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Fort Campbell Confronts Vaccine Hesitancy Among Young And Healthy Troops

Blake Farmer
Nashville Public Radio

The COVID vaccine campaign has been compared to a wartime effort — but it hits a little different when posters of Rosie the Riveter and Uncle Sam asking people to get their shot are plastered around an Army post like Fort Campbell.

Those who were highly motivated at the post are already fully immunized. The post has vaccinated 23,000 people so far. That’s roughly a third of those who are eligible, counting family members and retirees.

But the rest take varying degrees of convincing, says Col. Patrick Birchfield, commander of Blanchfield Army Community Hospital at Fort Campbell.

“We’re interested in the younger folks who are young and healthy and probably need to be educated on why they need the vaccine,” he says.

The difficulty with soldiers is they are — by definition — at far lower risk of complications from COVID-19 than the civilian world. If they had health issues, they wouldn’t have been allowed into the Army.

Yet they live in closer quarters than most people, where COVID could pretty quickly put a platoon out of commission.

“Let’s say I’m going out on a mission, but then I test positive. That would be detrimental to the unit,” says Staff Sgt. Jose Rivera Martinez, a Blackhawk helicopter mechanic in the 101st Airborne Division at Fort Campbell.

Rivera Martinez says he’s had that experience in the past year at his former installation, where the unit had a training mission that had to be reworked or rescheduled because of positive tests and quarantines.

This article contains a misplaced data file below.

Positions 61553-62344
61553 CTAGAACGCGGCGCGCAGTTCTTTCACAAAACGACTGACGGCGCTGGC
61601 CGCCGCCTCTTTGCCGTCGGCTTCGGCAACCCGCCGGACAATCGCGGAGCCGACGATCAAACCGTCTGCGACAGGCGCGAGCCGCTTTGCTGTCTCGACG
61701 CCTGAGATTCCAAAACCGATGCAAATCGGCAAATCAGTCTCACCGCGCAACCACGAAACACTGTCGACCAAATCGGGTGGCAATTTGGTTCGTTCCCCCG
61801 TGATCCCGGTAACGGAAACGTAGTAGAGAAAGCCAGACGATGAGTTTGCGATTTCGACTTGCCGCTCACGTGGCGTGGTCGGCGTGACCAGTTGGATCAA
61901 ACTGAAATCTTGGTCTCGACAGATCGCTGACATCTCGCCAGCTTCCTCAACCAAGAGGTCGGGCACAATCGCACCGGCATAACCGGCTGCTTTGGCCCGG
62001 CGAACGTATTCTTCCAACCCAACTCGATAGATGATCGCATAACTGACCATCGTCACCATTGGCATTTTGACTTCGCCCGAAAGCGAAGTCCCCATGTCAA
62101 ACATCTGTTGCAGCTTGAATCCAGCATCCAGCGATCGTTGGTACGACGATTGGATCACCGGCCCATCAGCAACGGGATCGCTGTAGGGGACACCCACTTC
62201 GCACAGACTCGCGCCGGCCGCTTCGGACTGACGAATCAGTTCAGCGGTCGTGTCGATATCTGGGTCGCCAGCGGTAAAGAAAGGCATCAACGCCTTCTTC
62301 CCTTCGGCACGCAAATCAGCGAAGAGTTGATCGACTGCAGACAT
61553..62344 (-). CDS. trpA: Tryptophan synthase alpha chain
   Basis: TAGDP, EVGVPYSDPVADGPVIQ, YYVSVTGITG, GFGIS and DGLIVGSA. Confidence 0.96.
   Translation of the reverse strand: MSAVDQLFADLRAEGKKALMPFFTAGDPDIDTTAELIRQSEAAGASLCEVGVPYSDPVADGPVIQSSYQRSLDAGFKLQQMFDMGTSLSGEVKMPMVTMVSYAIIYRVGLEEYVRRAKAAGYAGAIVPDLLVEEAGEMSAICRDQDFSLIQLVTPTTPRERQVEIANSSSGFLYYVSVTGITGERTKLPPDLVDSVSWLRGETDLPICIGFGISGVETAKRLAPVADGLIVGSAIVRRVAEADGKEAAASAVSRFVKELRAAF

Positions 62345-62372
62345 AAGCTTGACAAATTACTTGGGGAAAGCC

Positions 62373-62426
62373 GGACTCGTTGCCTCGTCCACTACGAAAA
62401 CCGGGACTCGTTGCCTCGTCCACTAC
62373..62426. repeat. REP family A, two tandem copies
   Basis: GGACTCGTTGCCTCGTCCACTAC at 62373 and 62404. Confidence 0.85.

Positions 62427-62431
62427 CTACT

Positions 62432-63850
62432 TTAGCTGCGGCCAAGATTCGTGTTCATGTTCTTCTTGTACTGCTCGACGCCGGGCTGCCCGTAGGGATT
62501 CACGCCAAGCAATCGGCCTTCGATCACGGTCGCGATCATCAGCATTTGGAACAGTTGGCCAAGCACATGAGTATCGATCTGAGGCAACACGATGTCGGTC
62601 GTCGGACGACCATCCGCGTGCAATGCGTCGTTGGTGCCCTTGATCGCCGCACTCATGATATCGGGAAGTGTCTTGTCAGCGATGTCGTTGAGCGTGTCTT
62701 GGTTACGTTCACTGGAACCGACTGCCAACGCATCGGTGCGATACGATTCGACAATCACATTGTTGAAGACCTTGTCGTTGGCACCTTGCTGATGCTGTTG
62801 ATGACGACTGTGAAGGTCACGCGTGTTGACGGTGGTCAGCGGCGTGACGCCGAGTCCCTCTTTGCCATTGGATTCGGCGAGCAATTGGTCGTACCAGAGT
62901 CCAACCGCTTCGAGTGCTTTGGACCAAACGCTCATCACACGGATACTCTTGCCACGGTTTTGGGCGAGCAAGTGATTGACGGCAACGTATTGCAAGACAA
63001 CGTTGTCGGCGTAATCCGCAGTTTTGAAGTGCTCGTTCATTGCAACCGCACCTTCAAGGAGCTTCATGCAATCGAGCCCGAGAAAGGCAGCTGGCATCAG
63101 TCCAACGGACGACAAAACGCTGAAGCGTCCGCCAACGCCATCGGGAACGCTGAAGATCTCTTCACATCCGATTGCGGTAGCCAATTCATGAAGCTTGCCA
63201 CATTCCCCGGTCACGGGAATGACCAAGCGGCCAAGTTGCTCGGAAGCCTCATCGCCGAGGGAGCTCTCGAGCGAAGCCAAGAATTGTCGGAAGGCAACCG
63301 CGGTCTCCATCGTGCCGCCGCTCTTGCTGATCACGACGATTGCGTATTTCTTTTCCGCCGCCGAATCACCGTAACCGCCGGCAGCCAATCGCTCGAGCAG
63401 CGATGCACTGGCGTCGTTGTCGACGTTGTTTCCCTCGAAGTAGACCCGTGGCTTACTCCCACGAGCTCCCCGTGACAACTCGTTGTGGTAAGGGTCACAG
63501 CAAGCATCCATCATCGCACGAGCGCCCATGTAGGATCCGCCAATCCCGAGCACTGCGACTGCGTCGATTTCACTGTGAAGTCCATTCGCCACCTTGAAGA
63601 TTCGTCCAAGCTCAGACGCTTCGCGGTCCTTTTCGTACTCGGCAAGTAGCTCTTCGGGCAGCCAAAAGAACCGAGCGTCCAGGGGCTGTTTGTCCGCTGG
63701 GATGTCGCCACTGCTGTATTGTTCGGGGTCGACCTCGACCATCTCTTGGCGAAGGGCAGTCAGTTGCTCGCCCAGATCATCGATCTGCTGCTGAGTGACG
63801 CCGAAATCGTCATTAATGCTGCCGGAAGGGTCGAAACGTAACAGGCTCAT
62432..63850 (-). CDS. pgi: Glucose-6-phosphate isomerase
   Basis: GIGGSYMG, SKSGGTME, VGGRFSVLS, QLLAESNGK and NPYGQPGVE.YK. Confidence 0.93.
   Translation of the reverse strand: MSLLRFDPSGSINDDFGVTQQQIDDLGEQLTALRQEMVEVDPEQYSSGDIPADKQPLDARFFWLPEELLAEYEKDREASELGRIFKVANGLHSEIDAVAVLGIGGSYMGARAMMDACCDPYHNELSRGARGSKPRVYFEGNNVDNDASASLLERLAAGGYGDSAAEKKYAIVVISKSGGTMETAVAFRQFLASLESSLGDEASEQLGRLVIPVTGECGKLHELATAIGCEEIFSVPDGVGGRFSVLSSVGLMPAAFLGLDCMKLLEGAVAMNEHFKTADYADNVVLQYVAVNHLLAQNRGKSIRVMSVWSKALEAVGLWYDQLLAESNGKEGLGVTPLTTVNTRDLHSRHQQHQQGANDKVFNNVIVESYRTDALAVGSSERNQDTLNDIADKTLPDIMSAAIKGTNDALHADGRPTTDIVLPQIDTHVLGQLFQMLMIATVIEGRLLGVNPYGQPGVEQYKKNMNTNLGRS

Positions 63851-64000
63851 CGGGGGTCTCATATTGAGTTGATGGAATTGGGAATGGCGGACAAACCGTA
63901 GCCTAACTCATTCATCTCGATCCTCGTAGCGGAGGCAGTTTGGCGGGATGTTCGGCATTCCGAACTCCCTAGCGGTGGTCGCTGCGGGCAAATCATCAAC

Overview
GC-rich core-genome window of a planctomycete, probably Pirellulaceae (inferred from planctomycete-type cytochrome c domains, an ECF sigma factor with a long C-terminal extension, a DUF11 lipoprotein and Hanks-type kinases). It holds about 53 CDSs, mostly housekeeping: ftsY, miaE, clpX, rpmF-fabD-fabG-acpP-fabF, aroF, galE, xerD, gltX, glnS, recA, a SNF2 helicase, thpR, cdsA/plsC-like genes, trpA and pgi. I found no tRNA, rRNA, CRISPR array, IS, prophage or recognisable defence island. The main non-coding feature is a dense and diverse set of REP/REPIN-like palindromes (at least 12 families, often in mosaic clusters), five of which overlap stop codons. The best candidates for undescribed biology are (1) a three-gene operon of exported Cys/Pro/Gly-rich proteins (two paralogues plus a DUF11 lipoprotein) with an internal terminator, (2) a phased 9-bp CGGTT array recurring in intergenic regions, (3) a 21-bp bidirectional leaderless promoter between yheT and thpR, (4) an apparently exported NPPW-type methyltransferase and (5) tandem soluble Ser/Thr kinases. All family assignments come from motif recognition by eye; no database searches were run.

Aside from not wanting to be the weak link, he says as a non-commissioned officer, he’s decided he has to be an example by getting the shot.

“If I get it, I know that I can encourage my soldiers to get it as well,” he says.

A choice, for now

Inside a hangar at the Fort Campbell airfield, Spc. Lorrin Rice unbuttons her fatigues to expose her shoulder. At 35 weeks pregnant, she had questions about the vaccine and her unborn child. She waited until last Friday to get vaccinated.

“Whenever the studies came out that you can pass the antibodies to your baby before it’s even born, that was my selling point,” she says.

But selling is unfamiliar territory for the Army. The military is more accustomed to giving orders, especially when it comes to vaccinations.

Fort Campbell, which straddles the Tennessee-Kentucky state line, is one of the Army’s larger posts. Health officials are leaning heavily on PSAs and virtual townhall meetings focused on vaccinations.

“The posters are just a fun way to say, ‘hey you know we really want you to do this,'” says Maj. Jade Snader, the lead nurse overseeing vaccinations at Fort Campbell. “We encourage you to do it, and it’s safe, and it’s effective, and it’s just good for the overall unit.”

The Army is not releasing specific vaccination percentages by installation, but it’s clear that many remain unconvinced by Uncle Sam.

There will be no more need for this pitch, though, once federal regulators grant full approval to the vaccines, as expected. It’ll likely just be one more shot every soldier has to line up for.

Blake Farmer is WPLN's assistant news director, but he wears many hats - reporter, editor and host. He covers the Tennessee state capitol while also keeping an eye on Fort Campbell and business trends, frequently contributing to national programs. Born in Tennessee and educated in Texas, Blake has called Nashville home for most of his life.
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